According to some experts, Seattle is an excellent place to experiment with innovative office space configurations and new priorities. With its relatively high cash flow and youthful work force, there is both the money to experiment with and employees who are more open to innovation. The culture in Seattle is also more informal and egalitarian than in other areas of the country, making Seattle office space an excellent place to reinvent your workplace.
Here are some offices in Seattle, designed by NBBJ, that are experimenting with open office settings, and what they are doing to help humanize these spaces.
NBBJ is an innovative architectural firm with its largest office in Seattle. Naturally, their own offices are an excellent place to experiment with their ideas. There are no private offices or cubicles at NBBJ, and they tell visitors that employees adapt to the low-level noise and small group gatherings that surround them. Body language is key to expressing when employees should not be interrupted, and noise-cancelling headphones are an excellent way to filter out the noise.
Russell Investments put many of NBBJ’s ideas to work, moving from twelve floors in a traditional high-rise office building to only five floors in their new location. Here also, there are no offices, and the only distinguishing feature of the CEO’s desk is a glowing blue acrylic sign. Natural light is a key component to the success of the space, as is the ability of informal leaders to shine in an atmosphere which no longer uses offices as status symbols or barriers. While the move has naturally saved the company significantly on office costs, the success of the move is in the fact that ninety percent of the post-move feedback has been positive.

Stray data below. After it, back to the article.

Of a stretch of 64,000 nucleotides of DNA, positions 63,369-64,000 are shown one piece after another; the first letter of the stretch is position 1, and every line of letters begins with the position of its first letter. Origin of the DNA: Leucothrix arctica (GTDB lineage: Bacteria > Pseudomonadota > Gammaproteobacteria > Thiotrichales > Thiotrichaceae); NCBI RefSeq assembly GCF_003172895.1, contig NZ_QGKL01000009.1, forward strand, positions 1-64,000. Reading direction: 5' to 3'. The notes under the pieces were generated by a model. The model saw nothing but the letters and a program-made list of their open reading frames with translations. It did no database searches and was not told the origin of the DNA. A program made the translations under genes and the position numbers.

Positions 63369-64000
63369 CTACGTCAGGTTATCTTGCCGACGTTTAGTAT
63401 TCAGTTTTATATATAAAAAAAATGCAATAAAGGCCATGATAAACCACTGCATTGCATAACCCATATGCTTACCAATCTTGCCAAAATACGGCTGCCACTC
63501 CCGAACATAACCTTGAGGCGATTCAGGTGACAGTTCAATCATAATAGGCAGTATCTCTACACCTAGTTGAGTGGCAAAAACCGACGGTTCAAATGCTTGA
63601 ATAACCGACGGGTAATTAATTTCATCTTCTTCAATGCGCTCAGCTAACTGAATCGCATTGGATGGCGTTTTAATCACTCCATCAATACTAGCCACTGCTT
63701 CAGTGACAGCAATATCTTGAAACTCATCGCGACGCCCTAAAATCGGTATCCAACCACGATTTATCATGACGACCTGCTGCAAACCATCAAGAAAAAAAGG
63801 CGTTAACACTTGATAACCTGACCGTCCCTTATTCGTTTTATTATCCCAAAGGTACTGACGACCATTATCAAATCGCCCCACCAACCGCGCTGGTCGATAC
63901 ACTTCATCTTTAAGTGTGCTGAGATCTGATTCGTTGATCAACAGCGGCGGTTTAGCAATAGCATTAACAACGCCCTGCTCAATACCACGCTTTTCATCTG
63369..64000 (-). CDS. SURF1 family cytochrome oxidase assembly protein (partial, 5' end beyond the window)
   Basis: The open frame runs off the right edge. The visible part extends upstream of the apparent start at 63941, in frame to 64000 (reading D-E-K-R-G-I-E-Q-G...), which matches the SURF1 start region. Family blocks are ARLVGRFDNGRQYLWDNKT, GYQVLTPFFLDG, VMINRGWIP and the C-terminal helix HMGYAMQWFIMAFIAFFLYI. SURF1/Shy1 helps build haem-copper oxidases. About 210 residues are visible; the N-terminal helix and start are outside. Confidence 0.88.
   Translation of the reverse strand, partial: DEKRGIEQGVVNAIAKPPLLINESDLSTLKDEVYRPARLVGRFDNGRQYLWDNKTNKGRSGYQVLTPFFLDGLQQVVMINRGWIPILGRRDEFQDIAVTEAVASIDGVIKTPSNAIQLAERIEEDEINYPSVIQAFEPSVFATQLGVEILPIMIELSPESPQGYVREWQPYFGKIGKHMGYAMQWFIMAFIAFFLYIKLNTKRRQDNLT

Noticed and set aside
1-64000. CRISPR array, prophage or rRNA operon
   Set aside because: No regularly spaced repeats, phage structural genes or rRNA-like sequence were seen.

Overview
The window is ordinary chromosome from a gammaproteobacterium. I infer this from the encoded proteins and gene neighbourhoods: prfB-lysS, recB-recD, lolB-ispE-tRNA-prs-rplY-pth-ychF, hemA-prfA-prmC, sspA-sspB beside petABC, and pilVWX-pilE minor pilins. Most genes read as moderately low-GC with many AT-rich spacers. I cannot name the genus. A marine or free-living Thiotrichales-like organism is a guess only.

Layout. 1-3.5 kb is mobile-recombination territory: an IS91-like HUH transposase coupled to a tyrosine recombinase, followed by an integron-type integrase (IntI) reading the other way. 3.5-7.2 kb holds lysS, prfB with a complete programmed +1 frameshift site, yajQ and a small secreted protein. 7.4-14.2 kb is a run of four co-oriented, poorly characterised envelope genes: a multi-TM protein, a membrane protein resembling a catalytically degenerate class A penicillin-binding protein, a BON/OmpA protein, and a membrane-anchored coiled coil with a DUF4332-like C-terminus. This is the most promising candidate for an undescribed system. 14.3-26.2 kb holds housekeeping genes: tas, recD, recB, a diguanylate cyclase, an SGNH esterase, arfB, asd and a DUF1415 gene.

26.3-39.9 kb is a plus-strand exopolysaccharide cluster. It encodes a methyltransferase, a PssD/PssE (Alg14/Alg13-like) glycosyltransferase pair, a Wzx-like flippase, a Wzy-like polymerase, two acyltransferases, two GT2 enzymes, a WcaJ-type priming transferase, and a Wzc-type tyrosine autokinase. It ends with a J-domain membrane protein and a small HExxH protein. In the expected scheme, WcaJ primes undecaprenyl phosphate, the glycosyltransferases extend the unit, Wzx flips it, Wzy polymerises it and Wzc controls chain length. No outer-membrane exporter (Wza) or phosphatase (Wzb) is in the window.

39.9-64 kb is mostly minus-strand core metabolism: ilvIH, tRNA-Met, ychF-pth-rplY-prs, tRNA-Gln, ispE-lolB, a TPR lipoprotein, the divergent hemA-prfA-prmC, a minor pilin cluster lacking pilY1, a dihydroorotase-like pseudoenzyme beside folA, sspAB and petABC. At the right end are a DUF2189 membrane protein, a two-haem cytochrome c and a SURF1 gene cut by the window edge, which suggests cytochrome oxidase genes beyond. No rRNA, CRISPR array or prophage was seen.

The Gates Foundation is another NBBJ-designed building that incorporates a number of important features into its design. The entire building is dressed in glass, which faces not only outwards, but also inwards toward a large private and pleasant courtyard that becomes an ideal outdoor working space when Seattle’s weather cooperates. Indoors, sixty percent of the office space is open, with some of the other forty percent being designated as “retreat” space for intensive, quiet work. Stairwells converge on hubs with coffee stations, informal furniture groupings for random meetings, and those inevitable copy machines. This stunning building also garnered a ninety-percent post-move-in approval rating.
So if you’re looking to create office space innovation in Seattle, NBBJ is a great place to start. However, if you’re looking for existing office space in Seattle to lease or purchase, contact us today to discuss what innovative offices might be available.
By: James Osgood